In recent times, Arab beliefs have had the greatest influence on Berber culture, according to scholars. This is explained by the fact that in the IX century, the representatives of this nation were converted to Islam. However, pagan traditions are still very strong in Berber culture.

Sacred stones

Berbers: the story of Africa: On the territory of Europe, there are several widely known megalithic complexes. That is, stones in this part of the world were elements of faith in many peoples. In Africa, there are practically no such complexes. The only exception is the territory of the Berbers.

Like many other very ancient peoples, representatives of this culture have long considered stones and rocks sacred. Some historians believe that in the beliefs of the Berbers, megaliths were of great importance in the cults of the dead and stars.

Many ancient historians wrote about the worship of stones by pagan African tribes. For example, the writer of the II century AD Apuleius, St. Augustine, the Bishop of Hippon Regia drew attention to it.

The Greek historian Herodotus even described the ancient ritual of animal sacrifice to rocks. According to the ancient sage, African pagans first cut off the ear of the victim and threw it in front of the gate of their house. The animal was then slaughtered.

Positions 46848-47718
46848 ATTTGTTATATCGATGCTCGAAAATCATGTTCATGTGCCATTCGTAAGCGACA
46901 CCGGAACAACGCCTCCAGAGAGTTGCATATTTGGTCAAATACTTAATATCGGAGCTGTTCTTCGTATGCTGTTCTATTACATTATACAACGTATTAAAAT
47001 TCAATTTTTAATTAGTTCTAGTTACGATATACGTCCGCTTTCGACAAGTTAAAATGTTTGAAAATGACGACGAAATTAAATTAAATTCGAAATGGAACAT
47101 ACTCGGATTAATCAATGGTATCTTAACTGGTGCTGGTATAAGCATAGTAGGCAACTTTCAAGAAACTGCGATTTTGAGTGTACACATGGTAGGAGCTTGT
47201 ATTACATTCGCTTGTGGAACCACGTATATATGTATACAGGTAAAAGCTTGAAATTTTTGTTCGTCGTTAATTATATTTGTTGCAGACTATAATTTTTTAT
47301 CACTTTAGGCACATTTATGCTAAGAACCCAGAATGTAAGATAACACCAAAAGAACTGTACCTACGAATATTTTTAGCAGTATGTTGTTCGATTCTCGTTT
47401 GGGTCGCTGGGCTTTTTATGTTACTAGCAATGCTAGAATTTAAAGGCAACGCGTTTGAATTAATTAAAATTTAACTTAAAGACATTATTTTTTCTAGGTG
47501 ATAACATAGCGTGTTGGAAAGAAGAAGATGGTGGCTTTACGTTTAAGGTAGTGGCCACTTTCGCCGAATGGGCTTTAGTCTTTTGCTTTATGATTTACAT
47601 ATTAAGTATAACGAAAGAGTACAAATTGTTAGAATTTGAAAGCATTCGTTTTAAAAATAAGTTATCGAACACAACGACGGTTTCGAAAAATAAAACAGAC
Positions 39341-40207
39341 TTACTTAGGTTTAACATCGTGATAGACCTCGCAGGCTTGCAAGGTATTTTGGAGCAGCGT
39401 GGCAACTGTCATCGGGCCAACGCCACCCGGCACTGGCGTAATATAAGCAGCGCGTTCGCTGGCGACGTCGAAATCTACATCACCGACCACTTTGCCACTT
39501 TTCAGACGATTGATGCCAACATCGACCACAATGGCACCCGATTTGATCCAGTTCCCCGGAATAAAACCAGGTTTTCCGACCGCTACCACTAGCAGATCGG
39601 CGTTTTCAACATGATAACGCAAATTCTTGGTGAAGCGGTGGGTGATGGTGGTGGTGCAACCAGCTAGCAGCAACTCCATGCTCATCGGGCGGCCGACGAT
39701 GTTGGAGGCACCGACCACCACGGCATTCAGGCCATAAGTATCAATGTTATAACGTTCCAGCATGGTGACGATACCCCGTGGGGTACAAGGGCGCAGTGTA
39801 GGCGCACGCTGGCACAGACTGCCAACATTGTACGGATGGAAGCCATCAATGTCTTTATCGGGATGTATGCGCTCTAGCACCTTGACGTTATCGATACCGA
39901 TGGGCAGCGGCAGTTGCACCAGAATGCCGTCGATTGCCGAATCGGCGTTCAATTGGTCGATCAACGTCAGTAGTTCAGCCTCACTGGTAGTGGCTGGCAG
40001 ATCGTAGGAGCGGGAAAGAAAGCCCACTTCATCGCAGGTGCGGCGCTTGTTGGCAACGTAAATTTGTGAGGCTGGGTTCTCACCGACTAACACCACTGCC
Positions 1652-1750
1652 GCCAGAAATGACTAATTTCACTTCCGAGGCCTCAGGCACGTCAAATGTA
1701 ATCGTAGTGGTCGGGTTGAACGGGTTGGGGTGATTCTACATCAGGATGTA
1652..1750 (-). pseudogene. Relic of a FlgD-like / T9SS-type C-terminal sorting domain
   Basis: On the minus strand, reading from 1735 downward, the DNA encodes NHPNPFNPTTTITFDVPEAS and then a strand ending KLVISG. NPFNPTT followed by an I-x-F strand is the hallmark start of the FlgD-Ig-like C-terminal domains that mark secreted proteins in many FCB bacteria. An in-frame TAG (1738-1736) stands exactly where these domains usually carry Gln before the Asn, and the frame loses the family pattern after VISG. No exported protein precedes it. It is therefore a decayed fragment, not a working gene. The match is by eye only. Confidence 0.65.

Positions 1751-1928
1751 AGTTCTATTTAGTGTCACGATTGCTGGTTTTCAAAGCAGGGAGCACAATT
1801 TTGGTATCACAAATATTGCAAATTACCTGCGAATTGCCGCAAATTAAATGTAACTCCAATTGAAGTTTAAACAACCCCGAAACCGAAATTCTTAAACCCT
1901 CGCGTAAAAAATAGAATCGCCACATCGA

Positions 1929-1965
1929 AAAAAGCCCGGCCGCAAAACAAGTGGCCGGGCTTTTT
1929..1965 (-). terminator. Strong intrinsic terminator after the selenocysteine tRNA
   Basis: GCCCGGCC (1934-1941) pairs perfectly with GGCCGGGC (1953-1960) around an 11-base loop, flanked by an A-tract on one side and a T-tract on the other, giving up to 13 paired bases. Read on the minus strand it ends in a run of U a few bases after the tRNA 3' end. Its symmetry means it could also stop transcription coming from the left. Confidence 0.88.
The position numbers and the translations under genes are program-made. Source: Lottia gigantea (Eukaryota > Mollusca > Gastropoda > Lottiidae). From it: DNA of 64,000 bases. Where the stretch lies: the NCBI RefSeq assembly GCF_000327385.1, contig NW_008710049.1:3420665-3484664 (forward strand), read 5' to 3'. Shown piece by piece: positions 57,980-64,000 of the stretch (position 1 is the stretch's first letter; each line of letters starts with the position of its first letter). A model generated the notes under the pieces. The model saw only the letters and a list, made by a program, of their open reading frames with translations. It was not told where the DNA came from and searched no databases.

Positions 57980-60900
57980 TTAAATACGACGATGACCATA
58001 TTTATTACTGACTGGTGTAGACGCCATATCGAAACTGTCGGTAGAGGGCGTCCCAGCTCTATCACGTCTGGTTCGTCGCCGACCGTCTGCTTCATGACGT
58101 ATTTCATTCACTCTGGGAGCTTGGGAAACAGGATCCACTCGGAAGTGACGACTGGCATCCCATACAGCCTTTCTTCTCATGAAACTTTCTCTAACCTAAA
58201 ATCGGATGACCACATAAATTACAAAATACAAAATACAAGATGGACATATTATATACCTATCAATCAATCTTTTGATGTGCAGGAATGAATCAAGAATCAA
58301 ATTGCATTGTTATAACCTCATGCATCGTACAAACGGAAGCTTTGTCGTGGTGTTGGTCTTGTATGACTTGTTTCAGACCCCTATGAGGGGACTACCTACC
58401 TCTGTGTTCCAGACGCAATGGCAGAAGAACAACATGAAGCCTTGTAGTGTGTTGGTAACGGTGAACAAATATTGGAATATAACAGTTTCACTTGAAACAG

Berber megaliths

Berbers: the story of Africa: The largest megalithic complex on the territory of Africa is Mzura. This unusual object is located in the Berber territories and represents a circle of huge stones with a large mound in the center.

The largest stone of Mzura has a height of 5 meters. The diameter of the complex is 55 meters. Western archaeologists became aware of this site only in 1830. However, there is irrefutable evidence that the ancient Romans knew about Mzura.

The mound in the middle of the complex is huge. Therefore, in ancient times there was a legend that the giant Antaeus himself was buried here, who was, among other things, one of the gods of the Berber pantheon. To verify this myth, the Romans in ancient times even conducted excavations in Mzura. According to an extant legend, they found the body of a huge man in the mound. After that, according to legend, the Romans were horrified and filled the mound back up.

Already in our time in Mzura, archaeological excavations have been conducted twice. And of course, nobody of the giant was found in this complex. This megalithic monument itself was defined by scientists as an ancient observatory. Specialists also established that Mzura was once built on approximately the same principle as Stonehenge and other similar megalithic objects in Europe.